<table style="width: auto;"><tbody><tr><td>[​IMG]</td></tr><tr><td style="font-family: arial,sans-serif; font-size: 11px; text-align: right;">From Mexico 2009-Chinipas</td></tr></tbody></table>
    <o:p> </o:p>
    Anyhow, we all eventually made it to Chinipas. We tried a new hotel there &#8211; so new it wasn&#8217;t quite finished. Minor details, things like windows and the finish electrical work hadn't been tended to yet. Sport that I am, I let John take the first shower, while I went looking for a wooden pole in case I needed to fish him out. <table style="width: auto;"><tbody><tr><td>[​IMG]</td></tr><tr><td style="font-family: arial,sans-serif; font-size: 11px; text-align: right;">From Mexico 2009-Chinipas</td></tr></tbody></table>
    <o:p> </o:p>
    No one was electrocuted, and we were able to reset the breaker that would trip if too many people tried to take hot showers at the same time. Nice thing was that the rooms all opened up on the courtyard, where we were able to enjoy some pre-dinner camaraderie and the beers John had purchased from the judges holding court next door. Yup, the same guy who tracked down the after-hours beer vendor in Batopilas and the happy hour in Cerocahui also found judges selling beer. I don&#8217;t know how he does it &#8211; but it certainly is a handy skill to have on a trip like this!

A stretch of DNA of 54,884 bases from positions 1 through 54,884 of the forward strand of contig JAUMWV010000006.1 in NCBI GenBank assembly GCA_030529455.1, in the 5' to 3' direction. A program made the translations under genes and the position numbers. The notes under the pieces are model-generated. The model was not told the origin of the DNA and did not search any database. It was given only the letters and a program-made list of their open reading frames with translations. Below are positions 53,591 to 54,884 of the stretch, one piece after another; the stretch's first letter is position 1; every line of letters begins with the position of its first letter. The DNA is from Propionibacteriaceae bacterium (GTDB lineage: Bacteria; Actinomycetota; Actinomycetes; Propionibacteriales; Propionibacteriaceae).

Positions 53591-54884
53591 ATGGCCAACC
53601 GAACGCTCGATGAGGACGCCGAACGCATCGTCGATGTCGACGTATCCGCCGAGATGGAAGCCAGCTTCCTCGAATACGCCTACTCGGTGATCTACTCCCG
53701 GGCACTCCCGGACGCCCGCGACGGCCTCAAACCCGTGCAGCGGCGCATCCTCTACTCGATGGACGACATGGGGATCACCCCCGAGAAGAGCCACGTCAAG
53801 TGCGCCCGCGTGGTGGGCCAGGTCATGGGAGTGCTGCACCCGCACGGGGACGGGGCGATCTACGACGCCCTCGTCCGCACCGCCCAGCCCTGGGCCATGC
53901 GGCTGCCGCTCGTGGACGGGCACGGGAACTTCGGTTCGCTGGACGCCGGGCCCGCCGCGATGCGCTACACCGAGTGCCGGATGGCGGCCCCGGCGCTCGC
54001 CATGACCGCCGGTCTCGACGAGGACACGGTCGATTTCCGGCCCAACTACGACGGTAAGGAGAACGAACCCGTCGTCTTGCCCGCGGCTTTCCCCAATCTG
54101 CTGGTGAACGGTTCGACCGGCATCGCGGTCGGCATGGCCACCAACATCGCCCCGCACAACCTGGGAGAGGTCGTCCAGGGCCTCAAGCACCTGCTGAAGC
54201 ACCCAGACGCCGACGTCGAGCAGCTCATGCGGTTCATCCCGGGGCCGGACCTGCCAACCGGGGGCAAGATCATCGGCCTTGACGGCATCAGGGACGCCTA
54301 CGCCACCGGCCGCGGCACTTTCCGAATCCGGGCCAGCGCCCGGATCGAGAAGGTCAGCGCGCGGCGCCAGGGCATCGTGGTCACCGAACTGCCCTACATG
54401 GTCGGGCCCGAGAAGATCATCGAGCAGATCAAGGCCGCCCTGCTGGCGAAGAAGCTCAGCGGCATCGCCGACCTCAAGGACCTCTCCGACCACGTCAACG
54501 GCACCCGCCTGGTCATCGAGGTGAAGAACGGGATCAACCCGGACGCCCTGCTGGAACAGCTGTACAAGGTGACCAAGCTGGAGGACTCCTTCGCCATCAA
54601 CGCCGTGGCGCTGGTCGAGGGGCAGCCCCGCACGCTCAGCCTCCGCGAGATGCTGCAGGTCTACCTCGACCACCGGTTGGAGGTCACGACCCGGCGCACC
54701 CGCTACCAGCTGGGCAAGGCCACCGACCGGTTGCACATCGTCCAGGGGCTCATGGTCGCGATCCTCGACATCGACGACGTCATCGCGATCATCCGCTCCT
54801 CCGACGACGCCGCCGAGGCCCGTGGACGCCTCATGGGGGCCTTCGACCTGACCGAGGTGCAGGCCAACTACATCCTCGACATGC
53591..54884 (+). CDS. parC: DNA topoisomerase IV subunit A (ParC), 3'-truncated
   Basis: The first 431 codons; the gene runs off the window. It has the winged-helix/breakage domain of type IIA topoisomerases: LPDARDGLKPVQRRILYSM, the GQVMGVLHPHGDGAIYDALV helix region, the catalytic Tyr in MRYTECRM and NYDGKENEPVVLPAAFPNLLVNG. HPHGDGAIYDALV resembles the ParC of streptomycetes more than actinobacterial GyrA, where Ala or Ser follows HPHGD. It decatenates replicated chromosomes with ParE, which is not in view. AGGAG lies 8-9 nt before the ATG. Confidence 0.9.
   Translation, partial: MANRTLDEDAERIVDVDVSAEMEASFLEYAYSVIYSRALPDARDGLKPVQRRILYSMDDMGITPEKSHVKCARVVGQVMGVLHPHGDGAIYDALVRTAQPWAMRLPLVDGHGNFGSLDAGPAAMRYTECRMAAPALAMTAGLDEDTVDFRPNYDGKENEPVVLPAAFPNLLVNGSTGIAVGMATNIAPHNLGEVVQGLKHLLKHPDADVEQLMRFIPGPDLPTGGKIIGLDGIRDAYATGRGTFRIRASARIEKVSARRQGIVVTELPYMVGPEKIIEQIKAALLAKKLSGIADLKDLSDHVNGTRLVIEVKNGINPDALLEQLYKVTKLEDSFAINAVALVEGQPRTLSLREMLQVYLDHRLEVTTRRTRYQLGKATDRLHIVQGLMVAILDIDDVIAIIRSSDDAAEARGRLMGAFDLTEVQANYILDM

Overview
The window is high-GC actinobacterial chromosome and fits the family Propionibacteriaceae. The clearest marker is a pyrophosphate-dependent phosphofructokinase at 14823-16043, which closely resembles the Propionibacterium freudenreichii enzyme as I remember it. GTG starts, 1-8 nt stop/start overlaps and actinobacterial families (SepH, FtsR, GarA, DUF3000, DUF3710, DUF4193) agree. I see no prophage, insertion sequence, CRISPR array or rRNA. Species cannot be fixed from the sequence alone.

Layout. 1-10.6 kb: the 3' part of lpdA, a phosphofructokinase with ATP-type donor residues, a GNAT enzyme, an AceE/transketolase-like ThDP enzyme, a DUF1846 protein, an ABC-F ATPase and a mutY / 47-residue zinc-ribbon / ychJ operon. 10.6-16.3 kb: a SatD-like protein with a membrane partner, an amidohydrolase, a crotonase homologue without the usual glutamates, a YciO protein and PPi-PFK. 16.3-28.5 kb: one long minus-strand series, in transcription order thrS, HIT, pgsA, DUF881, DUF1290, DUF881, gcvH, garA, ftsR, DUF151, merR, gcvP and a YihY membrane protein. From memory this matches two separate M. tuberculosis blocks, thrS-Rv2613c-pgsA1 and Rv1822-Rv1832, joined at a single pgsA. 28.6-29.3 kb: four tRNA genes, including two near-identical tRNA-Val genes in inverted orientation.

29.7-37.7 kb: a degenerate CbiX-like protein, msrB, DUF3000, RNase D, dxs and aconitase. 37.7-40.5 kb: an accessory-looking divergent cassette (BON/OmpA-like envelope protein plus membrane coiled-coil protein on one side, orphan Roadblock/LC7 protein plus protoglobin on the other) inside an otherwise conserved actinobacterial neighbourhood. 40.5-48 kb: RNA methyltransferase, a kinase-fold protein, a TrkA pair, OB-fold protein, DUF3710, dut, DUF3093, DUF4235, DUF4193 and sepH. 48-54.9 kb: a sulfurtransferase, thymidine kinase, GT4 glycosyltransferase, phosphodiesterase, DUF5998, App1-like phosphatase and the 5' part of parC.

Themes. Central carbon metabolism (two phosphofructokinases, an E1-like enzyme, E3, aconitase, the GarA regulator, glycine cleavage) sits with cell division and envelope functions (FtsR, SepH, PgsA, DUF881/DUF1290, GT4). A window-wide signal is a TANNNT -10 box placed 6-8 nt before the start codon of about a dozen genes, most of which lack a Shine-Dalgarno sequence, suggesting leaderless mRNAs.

<table style="width: auto;"><tbody><tr><td>[​IMG]</td></tr><tr><td style="font-family: arial,sans-serif; font-size: 11px; text-align: right;">From Mexico 2009-Chinipas</td></tr></tbody></table>
    <table style="width: auto;"><tbody><tr><td>[​IMG]</td></tr><tr><td style="font-family: arial,sans-serif; font-size: 11px; text-align: right;">From Mexico 2009-Chinipas</td></tr></tbody></table>
    <o:p> </o:p>
    Then it was off for tacos in the plaza. Fine eating indeed!
    <table style="width: auto;"><tbody><tr><td>[​IMG]</td></tr><tr><td style="font-family: arial,sans-serif; font-size: 11px; text-align: right;">From Mexico 2009-Chinipas</td></tr></tbody></table>
    <table style="width: auto;"><tbody><tr><td>[​IMG]</td></tr><tr><td style="font-family: arial,sans-serif; font-size: 11px; text-align: right;">From Mexico 2009-Chinipas</td></tr></tbody></table>
    <table style="width: auto;"><tbody><tr><td>[​IMG]</td></tr><tr><td style="font-family: arial,sans-serif; font-size: 11px; text-align: right;">From Mexico 2009</td></tr></tbody></table>
    <o:p> </o:p>
    That&#8217;s where we met Manuel, a mechanical engineer who had spent time in MN and WI. He was working at one of the local mines now, and no, he did not miss the snow and cold.
    <table style="width: auto;"><tbody><tr><td>[​IMG]</td></tr><tr><td style="font-family: arial,sans-serif; font-size: 11px; text-align: right;">From Mexico 2009</td></tr></tbody></table>
    <o:p> </o:p>
    I slept well that night, which was a good thing because the next day would be a major haul heading north to Uruachi.<o:p></o:p>
    #40